Being a six-piece band, I’m sure everyone comes in with their individual ideas when you were composing Everyday Shredder. Is this a real challenge to bring together so many visions and objectives without hurting any feelings?

“Naughty Professor is a six-piece band with six leaders. Each one of us brings a different energy and a different set of musical interests. We all bring in our different ideas to the songwriting process and often times they clash. Fortunately, there is a lot of mutual respect for our individual creative minds, and a collective interest in progressing the band’s musical output that outweighs our individual egos. While ideas sometimes get shot down and feelings sometimes get hurt, we do a pretty good job of trying everyone’s ideas before we decide on one, and making songwriting decisions with an objective mindset in a democratic fashion.”

Now that it’s been out for a few weeks, are there any parts or aspects of Everyday Shredder that you listen back to and why, “man, I wish I could go back and change that?”

“I think it’s fair to say that for the vast majority of recorded music, the musicians who recorded it will look back and want to change things. Part of the artistic process is striving for constant betterment, and without a certain amount of self-criticism, this driving motivation wouldn’t exist. I definitely look back on Everyday Shredder and think ‘I could have played that better’ pretty frequently, but that thought is balanced by my understanding that recorded music represents the sound of an artist at only one instance in time, and that little imperfections add to the overall humanity and sometimes beauty of a recording.”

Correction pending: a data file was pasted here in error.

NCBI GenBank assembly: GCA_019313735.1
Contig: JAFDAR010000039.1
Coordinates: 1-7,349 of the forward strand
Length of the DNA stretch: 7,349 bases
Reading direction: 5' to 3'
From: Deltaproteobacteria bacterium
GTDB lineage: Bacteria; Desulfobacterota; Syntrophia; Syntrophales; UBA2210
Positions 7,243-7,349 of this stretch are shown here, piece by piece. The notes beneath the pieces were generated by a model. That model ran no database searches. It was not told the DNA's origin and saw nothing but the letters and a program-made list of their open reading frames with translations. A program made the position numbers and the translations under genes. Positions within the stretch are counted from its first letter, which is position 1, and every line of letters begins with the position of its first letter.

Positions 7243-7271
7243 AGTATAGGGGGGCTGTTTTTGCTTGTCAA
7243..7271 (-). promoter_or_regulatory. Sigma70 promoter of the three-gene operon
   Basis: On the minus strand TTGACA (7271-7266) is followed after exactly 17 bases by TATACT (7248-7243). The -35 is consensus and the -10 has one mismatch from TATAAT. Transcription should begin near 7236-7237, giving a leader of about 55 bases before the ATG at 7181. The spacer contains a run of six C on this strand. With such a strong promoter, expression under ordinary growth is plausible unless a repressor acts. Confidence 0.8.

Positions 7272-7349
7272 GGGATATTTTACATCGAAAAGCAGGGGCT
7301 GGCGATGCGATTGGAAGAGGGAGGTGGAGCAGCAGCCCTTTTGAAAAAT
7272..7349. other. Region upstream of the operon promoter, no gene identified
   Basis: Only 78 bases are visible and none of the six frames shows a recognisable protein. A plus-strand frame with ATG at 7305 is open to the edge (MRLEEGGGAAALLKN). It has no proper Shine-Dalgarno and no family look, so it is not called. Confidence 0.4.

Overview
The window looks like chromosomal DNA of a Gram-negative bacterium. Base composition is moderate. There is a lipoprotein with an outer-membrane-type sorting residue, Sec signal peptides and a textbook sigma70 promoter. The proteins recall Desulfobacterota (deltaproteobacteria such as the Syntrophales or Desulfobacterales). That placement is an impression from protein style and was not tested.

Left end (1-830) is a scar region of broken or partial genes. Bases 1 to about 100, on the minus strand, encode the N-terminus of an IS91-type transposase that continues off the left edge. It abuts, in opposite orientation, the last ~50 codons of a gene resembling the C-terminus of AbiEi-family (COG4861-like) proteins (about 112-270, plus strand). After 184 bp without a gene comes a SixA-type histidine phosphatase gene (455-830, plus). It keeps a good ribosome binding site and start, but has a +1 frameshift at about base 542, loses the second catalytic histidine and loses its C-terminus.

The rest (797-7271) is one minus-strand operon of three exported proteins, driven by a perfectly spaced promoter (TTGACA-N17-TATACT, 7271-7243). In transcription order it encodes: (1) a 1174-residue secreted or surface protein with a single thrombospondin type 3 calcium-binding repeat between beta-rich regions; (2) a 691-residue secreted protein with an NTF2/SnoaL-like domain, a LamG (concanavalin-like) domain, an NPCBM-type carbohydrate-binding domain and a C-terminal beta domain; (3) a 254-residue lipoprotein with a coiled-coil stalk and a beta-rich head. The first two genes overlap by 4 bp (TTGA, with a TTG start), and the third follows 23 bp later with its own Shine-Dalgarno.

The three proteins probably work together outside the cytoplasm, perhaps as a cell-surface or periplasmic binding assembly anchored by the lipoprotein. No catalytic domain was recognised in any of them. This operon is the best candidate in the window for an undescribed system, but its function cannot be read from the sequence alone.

Aside from releasing your own material, you’ve served as the touring band for hip-hop artist Chali 2na of the near-legendary Jurassic 5. How did you and Chali initially meet and then come to working together?

“Working with Chali has been a fun and vibrant experience across the board. We first met him at the Brooklyn Bowl in New York. We were opening for Galactic and he was a featured artist with them that night. We shared mutual enjoyment and appreciation for the collective performances and stayed connected for many projects over the years. We’ve collaborated on recordings for our projects as well as his, and done live shows where we perform a wide variety of material including J5.”

I would imagine Chali’s audiences are somewhat different than when you play a show on your own. How does the hip-hop crowd take to you as a band as compared to your own typical audience?

“Chali 2na has really done a great job of playing with a wide variety of styles and orchestrations throughout his career, and has a history of creating bridges with live bands such as Ozomatli and Galactic. As a result of that, audiences have a context for that crossover and audiences have been very responsive when we play together.”

Tell us what’s next for Naughty Professor. Is there new music you’re already working on? More touring? Tell us what to expect.

“We will have a collection of domestic and international tour dates that we’re excited about in the first half of 2020 as well as being home in New Orleans for Mardi Gras and Jazz Fest. New music is always on the horizon, as we hope to increase output and creativity with some upcoming time off.”